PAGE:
Reviews in Endocrine and Metabolic Disorders

, Volume 17, Issue 4, pp 485–498 | Cite as

Molecular mimicry and autoimmune thyroid disease

  • Salvatore Benvenga
  • Fabrizio GuarneriEmail author


Hypothesized 40 years ago, molecular mimicry has been thereafter demonstrated as an extremely common mechanism by which microbes elude immune response and modulate biosynthetic/metabolic pathways of the host. In genetically predisposed persons and under particular conditions, molecular mimicry between microbial and human antigens can turn a defensive immune response into autoimmunity. Such triggering role and its pathogenetic importance have been investigated and demonstrated for many autoimmune diseases. However, this is not the case for autoimmune thyroid disease, which appears relatively neglected by this field of research. Here we review the available literature on the possible role of molecular mimicry as a trigger of autoimmune thyroid disease. Additionally, we present the results of in silico search for amino acid sequence homologies between some microbial proteins and thyroid autoantigens, and the potential pathogenetic relevance of such homologies. Relevance stems from the overlap with known autoepitopes and the occurrence of specific HLA-DR binding motifs. Bioinformatics data published by our group support and explain the triggering role of Borrelia, Yersinia, Clostridium botulinum, Rickettsia prowazekii and Helicobacter pylori. Our new data suggest the potential pathogenic importance of Toxoplasma gondii, some Bifidobacteria and Lactobacilli, Candida albicans, Treponema pallidum and hepatitis C virus in autoimmune thyroid disease, indicating specific molecular targets for future research. Additionally, the consistency between in silico prediction of cross-reactivity and experimental results shows the reliability and usefulness of bioinformatics tools to precisely identify candidate molecules for in vitro and/or in vivo experiments, or at least narrow down their number.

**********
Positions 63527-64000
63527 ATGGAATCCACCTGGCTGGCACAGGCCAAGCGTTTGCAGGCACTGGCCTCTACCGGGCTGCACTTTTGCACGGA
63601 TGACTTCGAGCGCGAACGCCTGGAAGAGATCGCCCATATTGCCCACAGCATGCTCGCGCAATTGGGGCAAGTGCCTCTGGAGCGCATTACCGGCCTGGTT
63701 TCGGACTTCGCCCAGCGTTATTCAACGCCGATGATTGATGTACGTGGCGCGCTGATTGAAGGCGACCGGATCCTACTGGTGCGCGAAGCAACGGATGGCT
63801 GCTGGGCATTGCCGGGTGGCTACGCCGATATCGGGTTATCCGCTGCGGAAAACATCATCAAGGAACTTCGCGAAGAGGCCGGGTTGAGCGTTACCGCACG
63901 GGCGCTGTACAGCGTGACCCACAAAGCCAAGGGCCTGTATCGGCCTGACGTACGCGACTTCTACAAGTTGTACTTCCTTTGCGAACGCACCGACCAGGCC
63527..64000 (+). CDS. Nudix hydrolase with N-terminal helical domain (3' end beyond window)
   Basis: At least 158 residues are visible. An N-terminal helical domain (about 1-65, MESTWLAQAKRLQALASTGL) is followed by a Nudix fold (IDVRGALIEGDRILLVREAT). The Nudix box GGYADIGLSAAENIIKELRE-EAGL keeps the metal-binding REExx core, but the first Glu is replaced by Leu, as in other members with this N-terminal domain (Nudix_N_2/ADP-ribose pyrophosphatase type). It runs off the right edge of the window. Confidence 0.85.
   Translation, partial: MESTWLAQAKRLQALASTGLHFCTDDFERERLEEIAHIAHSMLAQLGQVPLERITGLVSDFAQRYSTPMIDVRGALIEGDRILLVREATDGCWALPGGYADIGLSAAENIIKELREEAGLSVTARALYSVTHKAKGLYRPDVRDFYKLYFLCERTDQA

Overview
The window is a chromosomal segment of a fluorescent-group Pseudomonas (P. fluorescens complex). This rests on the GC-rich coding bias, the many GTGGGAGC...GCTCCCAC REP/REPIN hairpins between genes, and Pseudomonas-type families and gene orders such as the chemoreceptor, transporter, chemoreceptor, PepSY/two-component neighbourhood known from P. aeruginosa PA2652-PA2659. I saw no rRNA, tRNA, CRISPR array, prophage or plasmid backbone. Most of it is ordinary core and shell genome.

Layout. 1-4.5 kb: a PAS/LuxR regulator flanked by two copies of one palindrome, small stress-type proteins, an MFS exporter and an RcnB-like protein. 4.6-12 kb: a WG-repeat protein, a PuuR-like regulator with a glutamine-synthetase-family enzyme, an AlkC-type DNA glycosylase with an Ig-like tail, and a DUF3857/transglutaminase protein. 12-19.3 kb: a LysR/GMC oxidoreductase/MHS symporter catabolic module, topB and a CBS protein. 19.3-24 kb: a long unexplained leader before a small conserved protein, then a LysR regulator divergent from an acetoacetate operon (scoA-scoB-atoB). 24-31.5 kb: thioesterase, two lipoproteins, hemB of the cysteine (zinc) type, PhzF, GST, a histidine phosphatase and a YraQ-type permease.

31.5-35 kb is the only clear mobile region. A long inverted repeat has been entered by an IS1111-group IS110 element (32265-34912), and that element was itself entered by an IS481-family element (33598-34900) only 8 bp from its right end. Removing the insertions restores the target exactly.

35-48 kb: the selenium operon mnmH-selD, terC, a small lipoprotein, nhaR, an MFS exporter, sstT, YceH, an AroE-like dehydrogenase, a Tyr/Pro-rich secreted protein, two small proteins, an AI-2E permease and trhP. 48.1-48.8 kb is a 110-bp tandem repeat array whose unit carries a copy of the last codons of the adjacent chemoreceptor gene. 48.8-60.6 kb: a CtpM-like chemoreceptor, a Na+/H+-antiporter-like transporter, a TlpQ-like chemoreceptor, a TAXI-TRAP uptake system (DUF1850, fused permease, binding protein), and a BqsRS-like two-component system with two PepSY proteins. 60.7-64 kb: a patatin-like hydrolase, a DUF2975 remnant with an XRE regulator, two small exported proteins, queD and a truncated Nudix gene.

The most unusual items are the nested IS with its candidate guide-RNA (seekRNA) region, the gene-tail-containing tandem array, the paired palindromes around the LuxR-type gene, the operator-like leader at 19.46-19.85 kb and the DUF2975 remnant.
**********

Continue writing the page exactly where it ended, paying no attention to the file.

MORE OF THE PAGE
Autoimmune thyroid disease Molecular mimicry Bioinformatics Amino acid sequence homology 


Compliance with ethical standards

Conflict of interest

The authors declare that they have no conflict of interest.


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© Springer Science+Business Media New York 2016

Authors and Affiliations

  1. 1.Department of Clinical and Experimental Medicine – EndocrinologyUniversity of MessinaMessinaItaly
  2. 2.Master Program on Childhood, Adolescent and Women’s Endocrine HealthUniversity of MessinaMessinaItaly
  3. 3.Interdepartmental Program on Molecular & Clinical Endocrinology and Women’s Endocrine HealthUniversity Hospital, Policlinico G. MartinoMessinaItaly
  4. 4.Department of Clinical and Experimental Medicine – DermatologyUniversity of MessinaMessinaItaly

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